I also mentioned near the end...
I will say this, though: don't expect this to be the last you've heard of this. I think it is probably quite likely that there may be another reclassification, and Archeopteryx may find itself being reclassified as a bird again.
Now, I will politely clear my throat and point you to this article, published in Biology Letters. It took three months for someone to rebutt Xu's new phylogeny, but here we are! They have elevated Archaeopteryx out of the ashes, to reinstate it once again proudly among the birds.
This could end up being a bit of a soap opera, and who knows who will have the last word. Personally I'm not particularly interested where exactly we choose to define which is the first bird. I'm happy with it being a fantastic transitional fossil, and a member of a rich continuum of dino-birds. I will say this though: I trust the Maximum Likelyhood (ML) technique that Lee and Worthy have employed more than Maximum Parsimony, which is rather unsophisticated compared to ML, and isn't fraught with the problems like long branch attraction. I think we need more fossils and more characters before we can be more sure about where it definitely fits, though.
I'm going to follow up this post with a detailed explanation of how we actually calculate the phylogeny of fossils. It's a very difficult and subjective process which is the cause of many, if not most, arguments in paleontology. As a brief summary, though, Lee and Worthy have criticized the unilaterally parsimony based cladogram of Xu et al. Parsimony is the most simple and commonly used method for producing trees, however it can break down when there are too many homoplasic characters and for rapidly evolving groups. They've chucked some of the characters and instead used maximum likelyhood (ML) and Bayesian methods. Here is the new tree:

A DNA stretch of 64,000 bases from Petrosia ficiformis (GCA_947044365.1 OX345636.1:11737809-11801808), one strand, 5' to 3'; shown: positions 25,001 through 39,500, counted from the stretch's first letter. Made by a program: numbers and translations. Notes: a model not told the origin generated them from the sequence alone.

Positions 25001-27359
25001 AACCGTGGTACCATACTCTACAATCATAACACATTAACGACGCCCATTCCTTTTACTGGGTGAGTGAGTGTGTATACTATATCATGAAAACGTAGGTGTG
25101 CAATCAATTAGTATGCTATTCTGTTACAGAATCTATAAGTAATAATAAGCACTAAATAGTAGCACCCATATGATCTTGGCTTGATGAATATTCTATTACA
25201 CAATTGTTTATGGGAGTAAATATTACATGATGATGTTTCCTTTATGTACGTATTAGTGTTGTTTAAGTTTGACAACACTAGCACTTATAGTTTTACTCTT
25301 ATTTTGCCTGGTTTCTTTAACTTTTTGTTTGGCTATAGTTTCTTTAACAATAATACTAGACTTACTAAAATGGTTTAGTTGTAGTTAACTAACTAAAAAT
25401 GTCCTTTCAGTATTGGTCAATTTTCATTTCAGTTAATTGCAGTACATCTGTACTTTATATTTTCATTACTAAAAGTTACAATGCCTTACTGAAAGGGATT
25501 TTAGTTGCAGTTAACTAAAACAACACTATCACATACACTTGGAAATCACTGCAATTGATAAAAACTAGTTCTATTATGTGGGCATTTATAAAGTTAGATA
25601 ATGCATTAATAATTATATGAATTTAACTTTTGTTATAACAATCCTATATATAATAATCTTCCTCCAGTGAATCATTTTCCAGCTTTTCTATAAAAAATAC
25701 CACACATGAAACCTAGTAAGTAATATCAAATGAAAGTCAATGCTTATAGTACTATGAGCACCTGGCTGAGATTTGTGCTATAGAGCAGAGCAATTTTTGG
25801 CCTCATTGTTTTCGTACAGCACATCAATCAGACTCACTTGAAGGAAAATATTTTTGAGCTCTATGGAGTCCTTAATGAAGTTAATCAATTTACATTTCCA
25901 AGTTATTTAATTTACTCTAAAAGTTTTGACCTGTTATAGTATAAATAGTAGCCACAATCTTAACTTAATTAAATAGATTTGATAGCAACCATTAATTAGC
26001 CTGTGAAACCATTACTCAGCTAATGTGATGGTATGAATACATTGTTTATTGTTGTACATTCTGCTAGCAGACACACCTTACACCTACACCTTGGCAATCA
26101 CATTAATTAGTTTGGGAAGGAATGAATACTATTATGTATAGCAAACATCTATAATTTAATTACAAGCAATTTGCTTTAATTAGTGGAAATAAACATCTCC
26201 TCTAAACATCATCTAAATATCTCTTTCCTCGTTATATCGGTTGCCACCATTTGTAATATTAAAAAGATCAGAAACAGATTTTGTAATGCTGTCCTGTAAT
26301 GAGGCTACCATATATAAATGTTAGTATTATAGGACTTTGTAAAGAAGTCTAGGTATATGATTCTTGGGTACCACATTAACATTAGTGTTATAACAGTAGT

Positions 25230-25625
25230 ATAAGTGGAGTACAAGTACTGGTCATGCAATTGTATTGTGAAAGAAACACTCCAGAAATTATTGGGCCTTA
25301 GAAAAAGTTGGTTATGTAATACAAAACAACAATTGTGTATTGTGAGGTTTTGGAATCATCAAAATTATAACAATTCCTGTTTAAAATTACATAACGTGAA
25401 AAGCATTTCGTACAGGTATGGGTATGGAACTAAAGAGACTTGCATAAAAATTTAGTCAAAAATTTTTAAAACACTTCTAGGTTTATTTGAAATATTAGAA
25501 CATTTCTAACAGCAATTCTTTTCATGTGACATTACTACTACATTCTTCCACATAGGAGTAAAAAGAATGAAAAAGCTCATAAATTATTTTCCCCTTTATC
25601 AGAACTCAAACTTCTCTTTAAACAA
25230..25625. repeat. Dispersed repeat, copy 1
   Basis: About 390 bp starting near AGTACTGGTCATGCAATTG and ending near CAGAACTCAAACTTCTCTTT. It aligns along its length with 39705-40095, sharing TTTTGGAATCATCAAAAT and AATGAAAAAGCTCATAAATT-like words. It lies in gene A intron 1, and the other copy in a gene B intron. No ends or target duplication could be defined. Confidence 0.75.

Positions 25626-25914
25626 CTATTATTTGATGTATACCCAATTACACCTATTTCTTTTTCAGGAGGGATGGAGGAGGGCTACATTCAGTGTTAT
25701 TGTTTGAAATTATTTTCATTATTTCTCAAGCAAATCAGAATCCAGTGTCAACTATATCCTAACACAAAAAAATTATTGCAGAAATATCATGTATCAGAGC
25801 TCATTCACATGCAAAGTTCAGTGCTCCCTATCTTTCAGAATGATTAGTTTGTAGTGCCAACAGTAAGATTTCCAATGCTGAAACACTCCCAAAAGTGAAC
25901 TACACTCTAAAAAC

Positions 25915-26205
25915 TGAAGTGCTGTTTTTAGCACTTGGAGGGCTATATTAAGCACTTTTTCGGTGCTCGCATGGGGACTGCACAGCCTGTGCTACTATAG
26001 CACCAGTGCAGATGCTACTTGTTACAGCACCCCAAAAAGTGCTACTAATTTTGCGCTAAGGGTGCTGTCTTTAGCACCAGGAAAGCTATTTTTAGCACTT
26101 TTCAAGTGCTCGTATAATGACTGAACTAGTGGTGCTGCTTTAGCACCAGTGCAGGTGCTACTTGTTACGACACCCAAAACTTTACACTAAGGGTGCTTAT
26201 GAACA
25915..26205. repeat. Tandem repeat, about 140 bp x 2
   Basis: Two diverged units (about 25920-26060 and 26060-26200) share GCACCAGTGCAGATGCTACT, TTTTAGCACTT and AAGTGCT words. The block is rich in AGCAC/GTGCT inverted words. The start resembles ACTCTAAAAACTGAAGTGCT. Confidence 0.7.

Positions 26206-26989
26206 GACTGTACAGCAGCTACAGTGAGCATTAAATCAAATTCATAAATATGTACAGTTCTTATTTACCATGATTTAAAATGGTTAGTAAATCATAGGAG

A close up, with branch length shown:
The last you'll hear on this? Not a chance. Bootstrap support is only 73 per cent, and
even with a posterior probability of 1, there is still the problem that Bayesian inference can greatly overestimate support if the models implemented are inadequate. I'm sure we'll get a reply at some point. For now, Archaeopteryx gets to stay on its wobbly perch, right at the base of the birds.
*Please note, correct apostrophe first time!
Lee, M., & Worthy, T. (2011). Likelihood reinstates Archaeopteryx as a primitive bird Biology Letters DOI: 10.1098/rsbl.2011.0884